Reorganizing my books

Posted on 11 June 2011 in:

Living room, books

I have never been able to get too excited about typeface classification systems. Of all the texts that I have read about the subject, I think that I most agree with Jonathan Hoefler’s “On classifying type” from Emigre number 42 (1997). Or perhaps with John Hudson’s classification system (based on this source). Still, I’m excited that Indra Kupferschmid and Nick Sherman will be leading a several-hour-long discussion on the topic at the upcoming ATypI. It is a pity that I will likely miss that day of the conference.

I recently began thinking about the trouble with classification systems while reorganizing the books in my library. Like typeface classification, there are several library guidelines and numbering systems I could rely on. Perhaps someday, I will even do this. But for the moment – due to some additional new shelving space in my apartment – I have decided to rearrange my books according to the following categories:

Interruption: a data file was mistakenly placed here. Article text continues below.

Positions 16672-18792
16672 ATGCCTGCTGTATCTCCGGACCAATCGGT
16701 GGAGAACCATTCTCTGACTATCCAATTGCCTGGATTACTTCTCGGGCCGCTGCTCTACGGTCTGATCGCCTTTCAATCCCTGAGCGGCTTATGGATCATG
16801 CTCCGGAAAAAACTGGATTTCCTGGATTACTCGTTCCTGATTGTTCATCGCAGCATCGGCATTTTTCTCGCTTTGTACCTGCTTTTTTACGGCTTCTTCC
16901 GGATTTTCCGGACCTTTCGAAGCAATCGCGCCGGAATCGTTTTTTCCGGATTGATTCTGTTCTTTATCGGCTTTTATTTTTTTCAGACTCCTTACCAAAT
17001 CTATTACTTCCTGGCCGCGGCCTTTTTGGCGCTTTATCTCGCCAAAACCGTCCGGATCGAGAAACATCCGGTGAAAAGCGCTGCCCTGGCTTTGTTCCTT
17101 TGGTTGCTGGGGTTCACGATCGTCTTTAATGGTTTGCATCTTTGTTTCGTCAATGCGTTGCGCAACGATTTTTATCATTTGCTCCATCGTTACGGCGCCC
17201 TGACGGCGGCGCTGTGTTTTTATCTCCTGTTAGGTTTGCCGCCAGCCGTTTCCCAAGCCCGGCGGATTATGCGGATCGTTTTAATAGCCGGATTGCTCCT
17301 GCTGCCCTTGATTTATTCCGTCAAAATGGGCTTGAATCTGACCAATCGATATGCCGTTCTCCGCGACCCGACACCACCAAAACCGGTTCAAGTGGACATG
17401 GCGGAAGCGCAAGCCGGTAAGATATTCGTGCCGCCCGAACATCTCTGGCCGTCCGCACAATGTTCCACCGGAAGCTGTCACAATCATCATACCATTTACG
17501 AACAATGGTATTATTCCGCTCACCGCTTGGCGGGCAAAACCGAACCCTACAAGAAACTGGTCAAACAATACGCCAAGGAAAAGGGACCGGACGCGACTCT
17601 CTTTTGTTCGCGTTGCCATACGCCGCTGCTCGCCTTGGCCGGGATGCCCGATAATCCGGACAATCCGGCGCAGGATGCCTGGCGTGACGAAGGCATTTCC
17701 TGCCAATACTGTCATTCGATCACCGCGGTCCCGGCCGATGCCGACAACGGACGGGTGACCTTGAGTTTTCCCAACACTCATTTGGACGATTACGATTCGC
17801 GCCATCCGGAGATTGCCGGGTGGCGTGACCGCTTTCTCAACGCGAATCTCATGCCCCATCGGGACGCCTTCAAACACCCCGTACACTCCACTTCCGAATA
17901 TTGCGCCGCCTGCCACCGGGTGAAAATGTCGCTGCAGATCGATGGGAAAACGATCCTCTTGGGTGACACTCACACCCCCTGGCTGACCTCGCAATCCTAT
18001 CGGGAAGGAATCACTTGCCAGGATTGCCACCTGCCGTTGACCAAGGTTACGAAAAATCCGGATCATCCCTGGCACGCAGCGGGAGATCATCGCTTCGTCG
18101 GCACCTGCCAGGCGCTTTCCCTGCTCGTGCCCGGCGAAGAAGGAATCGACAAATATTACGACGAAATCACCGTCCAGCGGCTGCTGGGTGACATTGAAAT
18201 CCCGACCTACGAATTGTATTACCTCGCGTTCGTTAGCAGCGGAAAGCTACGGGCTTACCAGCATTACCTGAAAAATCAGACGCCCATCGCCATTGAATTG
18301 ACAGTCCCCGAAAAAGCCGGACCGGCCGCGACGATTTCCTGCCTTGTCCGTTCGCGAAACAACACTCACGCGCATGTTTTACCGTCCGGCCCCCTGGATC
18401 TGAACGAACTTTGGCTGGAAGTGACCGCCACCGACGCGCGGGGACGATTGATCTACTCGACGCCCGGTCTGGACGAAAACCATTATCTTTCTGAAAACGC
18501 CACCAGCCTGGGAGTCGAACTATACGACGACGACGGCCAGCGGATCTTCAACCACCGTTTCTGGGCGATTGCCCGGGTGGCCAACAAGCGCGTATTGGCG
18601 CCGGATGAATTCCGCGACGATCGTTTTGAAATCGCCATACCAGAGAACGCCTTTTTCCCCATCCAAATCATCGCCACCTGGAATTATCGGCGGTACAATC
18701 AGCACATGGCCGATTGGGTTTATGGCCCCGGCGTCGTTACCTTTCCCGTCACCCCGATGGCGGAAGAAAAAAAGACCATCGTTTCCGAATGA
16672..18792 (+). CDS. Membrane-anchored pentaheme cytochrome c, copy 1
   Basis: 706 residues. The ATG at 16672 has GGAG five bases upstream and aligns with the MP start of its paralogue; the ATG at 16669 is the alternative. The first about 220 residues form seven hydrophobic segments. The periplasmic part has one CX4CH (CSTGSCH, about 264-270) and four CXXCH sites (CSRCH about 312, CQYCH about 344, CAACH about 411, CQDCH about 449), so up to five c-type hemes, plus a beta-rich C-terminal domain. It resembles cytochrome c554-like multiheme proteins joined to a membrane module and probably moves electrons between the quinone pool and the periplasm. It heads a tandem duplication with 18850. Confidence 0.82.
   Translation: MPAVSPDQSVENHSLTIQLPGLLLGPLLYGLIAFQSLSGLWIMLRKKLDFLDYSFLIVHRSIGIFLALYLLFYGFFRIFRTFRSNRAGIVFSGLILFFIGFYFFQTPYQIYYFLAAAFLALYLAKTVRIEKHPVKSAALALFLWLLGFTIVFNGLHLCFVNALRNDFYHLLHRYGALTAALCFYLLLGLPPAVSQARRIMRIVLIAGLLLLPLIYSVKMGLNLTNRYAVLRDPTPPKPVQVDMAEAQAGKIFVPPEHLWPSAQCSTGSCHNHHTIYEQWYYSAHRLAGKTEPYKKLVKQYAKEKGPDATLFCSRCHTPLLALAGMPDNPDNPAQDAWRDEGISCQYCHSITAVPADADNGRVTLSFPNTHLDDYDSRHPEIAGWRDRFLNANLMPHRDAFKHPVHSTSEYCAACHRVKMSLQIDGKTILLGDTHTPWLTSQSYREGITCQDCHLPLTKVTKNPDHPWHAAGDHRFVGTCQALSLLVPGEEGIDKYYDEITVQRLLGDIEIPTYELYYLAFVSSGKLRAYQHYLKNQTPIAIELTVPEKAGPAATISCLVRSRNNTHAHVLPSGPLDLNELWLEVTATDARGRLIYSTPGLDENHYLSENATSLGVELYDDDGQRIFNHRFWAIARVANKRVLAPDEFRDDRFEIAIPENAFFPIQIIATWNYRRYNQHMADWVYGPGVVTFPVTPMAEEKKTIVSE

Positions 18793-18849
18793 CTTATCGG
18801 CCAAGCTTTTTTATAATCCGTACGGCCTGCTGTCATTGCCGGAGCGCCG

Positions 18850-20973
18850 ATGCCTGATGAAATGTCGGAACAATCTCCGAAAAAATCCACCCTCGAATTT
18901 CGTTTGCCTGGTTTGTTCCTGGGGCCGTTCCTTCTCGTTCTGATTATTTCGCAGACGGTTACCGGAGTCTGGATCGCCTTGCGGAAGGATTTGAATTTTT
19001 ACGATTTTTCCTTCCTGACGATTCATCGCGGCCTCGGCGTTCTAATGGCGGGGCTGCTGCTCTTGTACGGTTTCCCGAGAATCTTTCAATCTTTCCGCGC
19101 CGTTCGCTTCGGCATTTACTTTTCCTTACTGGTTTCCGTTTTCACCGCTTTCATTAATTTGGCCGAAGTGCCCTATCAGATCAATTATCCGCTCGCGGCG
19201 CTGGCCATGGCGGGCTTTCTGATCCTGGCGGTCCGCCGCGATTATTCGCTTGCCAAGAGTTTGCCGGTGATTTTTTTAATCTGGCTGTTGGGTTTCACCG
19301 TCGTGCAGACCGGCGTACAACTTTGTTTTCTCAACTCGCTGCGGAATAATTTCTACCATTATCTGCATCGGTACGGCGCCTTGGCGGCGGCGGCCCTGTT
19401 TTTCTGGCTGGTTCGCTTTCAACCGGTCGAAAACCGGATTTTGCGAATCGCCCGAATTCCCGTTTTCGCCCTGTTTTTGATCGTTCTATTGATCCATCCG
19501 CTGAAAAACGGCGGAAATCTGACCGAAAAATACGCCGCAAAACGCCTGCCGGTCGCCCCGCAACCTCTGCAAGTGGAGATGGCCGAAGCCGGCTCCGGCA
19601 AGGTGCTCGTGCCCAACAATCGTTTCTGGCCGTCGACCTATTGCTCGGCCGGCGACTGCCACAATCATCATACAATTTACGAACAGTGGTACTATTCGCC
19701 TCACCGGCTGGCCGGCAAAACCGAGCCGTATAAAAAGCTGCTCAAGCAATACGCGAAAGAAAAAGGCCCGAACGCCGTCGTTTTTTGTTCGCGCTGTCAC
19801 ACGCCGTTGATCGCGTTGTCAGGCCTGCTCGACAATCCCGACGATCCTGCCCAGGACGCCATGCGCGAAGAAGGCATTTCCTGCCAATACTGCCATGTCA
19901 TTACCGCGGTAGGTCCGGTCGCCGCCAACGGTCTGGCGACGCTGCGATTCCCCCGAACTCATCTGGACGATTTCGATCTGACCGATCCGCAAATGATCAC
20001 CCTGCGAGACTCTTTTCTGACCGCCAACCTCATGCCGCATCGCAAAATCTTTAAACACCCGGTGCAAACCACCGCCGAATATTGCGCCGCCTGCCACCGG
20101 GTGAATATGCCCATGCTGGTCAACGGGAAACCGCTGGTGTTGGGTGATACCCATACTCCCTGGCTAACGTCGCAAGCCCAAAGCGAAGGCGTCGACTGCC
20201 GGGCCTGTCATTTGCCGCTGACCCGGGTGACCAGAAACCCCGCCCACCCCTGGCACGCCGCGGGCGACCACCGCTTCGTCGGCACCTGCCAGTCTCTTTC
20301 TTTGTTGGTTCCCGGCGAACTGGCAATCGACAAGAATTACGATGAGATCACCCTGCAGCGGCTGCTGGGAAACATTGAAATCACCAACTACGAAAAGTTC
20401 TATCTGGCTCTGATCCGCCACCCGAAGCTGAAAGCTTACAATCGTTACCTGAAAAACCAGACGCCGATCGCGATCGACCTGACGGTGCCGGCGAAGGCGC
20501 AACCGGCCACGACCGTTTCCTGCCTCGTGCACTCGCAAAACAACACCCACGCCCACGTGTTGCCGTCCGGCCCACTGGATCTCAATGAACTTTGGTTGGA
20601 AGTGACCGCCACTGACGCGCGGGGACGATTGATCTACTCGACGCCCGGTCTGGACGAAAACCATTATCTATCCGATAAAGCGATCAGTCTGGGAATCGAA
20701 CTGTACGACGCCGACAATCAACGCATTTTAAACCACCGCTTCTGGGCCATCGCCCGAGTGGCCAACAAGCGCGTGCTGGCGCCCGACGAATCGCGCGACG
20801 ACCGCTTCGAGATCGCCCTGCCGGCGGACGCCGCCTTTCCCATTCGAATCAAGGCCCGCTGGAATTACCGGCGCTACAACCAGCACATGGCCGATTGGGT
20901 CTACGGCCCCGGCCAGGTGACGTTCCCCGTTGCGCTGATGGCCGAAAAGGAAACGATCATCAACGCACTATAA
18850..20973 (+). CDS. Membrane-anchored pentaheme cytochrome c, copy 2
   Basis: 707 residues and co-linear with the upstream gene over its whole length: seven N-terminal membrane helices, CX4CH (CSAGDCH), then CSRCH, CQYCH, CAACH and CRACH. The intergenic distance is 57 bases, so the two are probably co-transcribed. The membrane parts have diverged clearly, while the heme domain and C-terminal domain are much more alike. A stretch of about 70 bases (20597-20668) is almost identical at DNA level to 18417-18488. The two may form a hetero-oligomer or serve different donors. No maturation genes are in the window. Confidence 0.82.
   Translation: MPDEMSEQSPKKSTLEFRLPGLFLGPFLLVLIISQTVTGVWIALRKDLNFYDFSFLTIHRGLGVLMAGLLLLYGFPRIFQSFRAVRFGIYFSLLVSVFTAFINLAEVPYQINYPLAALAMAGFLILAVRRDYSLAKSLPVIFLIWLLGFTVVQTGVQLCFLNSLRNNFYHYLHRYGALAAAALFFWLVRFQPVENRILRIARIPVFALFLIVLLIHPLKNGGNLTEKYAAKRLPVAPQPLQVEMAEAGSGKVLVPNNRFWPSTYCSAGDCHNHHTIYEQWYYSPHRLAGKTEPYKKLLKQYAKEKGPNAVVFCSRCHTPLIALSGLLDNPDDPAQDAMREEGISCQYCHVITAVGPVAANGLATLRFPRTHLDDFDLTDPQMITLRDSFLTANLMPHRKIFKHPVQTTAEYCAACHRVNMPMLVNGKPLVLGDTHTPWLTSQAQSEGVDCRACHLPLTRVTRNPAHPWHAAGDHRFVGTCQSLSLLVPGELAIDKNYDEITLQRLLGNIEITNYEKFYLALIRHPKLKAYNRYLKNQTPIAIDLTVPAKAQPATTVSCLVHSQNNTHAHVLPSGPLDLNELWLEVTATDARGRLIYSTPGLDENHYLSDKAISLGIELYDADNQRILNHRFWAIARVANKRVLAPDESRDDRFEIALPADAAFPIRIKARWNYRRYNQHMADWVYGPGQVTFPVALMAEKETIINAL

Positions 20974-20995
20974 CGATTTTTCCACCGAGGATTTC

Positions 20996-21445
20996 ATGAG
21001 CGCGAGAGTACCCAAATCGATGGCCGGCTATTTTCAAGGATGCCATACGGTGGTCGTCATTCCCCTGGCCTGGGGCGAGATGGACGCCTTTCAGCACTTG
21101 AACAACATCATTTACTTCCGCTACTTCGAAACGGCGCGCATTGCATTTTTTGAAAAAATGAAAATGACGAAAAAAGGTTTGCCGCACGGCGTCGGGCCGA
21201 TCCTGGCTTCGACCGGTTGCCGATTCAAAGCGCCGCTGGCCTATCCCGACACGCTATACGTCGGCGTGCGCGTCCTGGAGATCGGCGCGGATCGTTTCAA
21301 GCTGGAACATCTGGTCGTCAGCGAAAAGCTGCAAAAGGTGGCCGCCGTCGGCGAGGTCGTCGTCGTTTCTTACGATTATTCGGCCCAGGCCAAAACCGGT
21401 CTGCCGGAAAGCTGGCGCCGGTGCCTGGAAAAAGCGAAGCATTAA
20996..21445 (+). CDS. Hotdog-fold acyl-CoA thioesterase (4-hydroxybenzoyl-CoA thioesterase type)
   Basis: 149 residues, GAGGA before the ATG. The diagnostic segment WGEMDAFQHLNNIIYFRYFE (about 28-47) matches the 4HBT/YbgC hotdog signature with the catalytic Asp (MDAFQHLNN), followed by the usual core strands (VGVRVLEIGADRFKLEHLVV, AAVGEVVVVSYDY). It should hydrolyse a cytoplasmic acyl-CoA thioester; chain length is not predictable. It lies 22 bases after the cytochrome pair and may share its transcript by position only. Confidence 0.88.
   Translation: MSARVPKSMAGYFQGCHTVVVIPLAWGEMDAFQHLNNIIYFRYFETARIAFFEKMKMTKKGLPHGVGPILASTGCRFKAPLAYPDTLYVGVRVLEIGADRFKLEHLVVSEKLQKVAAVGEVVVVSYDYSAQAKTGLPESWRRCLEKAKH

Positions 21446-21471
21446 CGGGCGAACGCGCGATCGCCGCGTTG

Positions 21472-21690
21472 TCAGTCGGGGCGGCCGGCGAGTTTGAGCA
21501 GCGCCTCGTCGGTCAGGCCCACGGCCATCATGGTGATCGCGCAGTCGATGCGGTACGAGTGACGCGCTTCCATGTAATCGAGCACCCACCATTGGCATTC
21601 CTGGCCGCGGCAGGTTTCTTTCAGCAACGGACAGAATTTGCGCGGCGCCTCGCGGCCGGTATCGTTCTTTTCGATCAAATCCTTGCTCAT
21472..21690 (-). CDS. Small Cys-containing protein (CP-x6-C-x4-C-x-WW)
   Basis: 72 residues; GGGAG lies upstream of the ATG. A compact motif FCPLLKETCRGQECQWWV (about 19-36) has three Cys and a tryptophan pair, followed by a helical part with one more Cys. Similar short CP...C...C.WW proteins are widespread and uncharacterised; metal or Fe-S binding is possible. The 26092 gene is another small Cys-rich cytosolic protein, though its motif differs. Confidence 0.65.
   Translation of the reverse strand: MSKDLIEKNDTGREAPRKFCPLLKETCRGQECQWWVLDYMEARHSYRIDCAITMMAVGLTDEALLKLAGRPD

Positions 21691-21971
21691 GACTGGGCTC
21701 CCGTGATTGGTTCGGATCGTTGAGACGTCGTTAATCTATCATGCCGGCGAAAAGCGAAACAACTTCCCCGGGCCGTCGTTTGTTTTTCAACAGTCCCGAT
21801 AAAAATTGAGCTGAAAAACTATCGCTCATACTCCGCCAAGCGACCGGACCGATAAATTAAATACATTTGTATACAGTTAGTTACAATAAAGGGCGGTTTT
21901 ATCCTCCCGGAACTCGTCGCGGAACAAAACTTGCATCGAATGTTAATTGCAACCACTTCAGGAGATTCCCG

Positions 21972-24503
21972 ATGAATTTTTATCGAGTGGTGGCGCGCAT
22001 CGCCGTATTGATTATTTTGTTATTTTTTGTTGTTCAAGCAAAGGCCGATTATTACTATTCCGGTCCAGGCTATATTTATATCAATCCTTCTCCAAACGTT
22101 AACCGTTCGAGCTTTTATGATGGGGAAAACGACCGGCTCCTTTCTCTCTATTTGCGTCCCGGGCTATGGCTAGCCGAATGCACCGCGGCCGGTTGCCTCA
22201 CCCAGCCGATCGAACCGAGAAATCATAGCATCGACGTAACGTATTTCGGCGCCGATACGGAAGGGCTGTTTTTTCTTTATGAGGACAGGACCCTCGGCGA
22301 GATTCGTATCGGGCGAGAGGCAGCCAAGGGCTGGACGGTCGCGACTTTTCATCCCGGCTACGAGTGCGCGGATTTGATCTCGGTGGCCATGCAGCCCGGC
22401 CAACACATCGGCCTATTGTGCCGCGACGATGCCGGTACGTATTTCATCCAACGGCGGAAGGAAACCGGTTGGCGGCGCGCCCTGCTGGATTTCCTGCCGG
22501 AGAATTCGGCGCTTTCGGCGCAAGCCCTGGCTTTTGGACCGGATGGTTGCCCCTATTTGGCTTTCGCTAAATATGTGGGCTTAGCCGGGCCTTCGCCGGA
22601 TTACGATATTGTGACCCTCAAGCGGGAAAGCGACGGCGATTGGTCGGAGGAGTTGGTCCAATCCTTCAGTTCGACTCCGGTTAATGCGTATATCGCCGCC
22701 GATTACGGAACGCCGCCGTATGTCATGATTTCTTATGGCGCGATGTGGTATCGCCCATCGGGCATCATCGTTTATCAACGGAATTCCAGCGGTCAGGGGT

Having settled on these categories, I still see lot’s of problems. First of all, there are not really enough categories here … and then there is the situation that certain books could really appear in multiple categories. Do I put my copies of Gerrit Noordzij’s Letterletter and The Stroke with “books about lettering” – where I also have several calligraphy and writing manuals – or in “monographs by designers”, “books about typography,” or “history of writing?” Will visiting designers who see their books in my “stupid typography-experiment books and folios” section be insulted? There are no labels on my bookshelves, but perhaps they would be able to guess …

There is also the order of categories to consider, as well as the order of books within categories. Above, I have listed my categories alphabetically, but I find this impractical. As for order within each category, I could sort by the author’s last name, year of publication, size, color, or by the order in which I read the books. Each category will require some additional shelving space, for new additions of course. But certain categories will certainly grow fast than others.